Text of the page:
Constantin Gurdgiev has published a leaked memo indicating that Irish researchers won’t have access to E-Journals for much longer. Our third level institutes are going back to paper and print, it seems, as the rest of the world moves online. Underfunding is looking terminal, bring back fees, for fuck sake, I say. Also: a partially related post from Ferdinand Von Prondzynski.

Anthony McIntyre, former IRA Volunteer, prisoner in Long Kesh and member of the Republican movement, on the inactions of Gerry Adams in relation to his brother Liam being a child sex abuser.

On RTÉ’s This Week Gerry Adams says his father, also Gerry, also a republican of note in his day, was a child abuser too.

World and Other below the fold…

Continue reading “The Digest – Dec 20 2009”


I was looking through the RTÉ online archives the other day and found the clip below from May 2006. I thought it may interest some of our readers, given that we’re nearing the end of 2009.

Decentralisation, another light-bulb political idea that has cost the exchequer dearly. When big decisions are being made for political rather than practical reasons, without being fully thought through, something is going to go wrong.

There are now millions of euro worth of empty sites dotted around the country which were bought – some at the height of the property market – to accommodate departmental sections due to arrive in the area under the decentralisation program. Some of these sites were bought as recently as 2006.

The program has been squandering money since its Charlie McCreevy inspired inception in 2003. A 2005 report by the Public Accounts Committee detailed 600% overspending on some projects. In his Budget announced in November 2008 Brian Cowen shelved the plans until 2011. It is widely accepted decentralisation will now be conveniently forgotten.

What becomes of the lands is anyone’s guess, their values are going through the floor.

The Kenny Report

Irish Labour have a scanned version of the Kenny Report online, but in a somewhat difficult to read format. I downloaded their version and subjected it to some OCR processes in Abbyy Reader. The document is not 100% OCRd, but is now largely so (I have not spell checked every word or checked for other errors). I also split most pages so that it is easier to read, and it is now available to search on Scribd.com, or download from there if you wish. This OCR should be considered Beta, I will come back to it and do a better job soon.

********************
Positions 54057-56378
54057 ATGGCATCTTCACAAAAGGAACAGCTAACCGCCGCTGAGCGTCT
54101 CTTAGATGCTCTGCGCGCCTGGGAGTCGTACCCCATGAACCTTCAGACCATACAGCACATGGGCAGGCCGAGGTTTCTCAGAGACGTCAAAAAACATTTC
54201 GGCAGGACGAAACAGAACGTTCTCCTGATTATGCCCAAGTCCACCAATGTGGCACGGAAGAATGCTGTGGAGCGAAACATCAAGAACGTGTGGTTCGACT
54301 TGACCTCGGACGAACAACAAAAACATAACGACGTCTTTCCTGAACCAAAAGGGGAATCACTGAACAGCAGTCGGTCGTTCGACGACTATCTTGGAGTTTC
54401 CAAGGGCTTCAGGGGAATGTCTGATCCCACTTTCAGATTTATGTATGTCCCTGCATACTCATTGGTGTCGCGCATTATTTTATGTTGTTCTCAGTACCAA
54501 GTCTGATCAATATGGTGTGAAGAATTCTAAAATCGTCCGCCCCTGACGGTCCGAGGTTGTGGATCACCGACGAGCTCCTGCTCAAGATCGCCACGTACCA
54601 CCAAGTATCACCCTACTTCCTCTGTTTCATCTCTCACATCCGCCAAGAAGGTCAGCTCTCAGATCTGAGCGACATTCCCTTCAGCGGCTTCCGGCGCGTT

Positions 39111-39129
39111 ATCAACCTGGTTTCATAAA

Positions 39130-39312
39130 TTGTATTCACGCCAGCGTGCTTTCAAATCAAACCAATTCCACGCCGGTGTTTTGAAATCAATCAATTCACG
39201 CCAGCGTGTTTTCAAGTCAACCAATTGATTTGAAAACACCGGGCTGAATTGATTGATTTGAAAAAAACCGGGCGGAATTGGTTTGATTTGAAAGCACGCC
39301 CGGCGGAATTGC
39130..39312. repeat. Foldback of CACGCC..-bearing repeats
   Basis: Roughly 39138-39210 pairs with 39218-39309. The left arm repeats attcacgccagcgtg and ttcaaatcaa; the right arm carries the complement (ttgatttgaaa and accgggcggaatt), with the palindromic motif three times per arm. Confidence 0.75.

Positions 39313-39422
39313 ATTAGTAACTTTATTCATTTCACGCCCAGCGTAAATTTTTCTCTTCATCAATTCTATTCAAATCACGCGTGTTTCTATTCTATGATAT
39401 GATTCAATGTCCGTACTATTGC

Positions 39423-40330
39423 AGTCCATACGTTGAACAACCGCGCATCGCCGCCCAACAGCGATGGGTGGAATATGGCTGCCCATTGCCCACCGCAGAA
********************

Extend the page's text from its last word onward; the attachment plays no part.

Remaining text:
I’ve also uploaded a Microsoft Word version of the OCR (you can see the errors and mistakes). If anyone wants to help make a new correct and fully digital version of the Kenny Report, please let me know.

I’ve also uploaded a raw version to Google Docs. If you want to help, seek to become a collaborator.

Sympathies for a sex offender… again

Danny Foley - convicted today.
Danny Foley - convicted today. (Photograph The Irish Times)

Around fifteen years ago in Duagh, Co Kerry, a man named Liam Sheehy raped a local woman in her car. She was giving him a lift home from the town when he pulled the handbrake and raped her.

During the trial a retired principal of the local community college gave character evidence on his behalf, as did the local parish priest, a supervisor in Munster Electronics and a well-respected veterinary surgeon. Despite this he was found guilty by a jury of his peers and sentenced to seven years in prison.

Although Sheehy had no personal involvement in what Mr Justice Morris called “disgraceful conduct by misguided persons” around Duagh in a campaign against the rape victim and her family, one did emerge. Continue reading “Sympathies for a sex offender… again”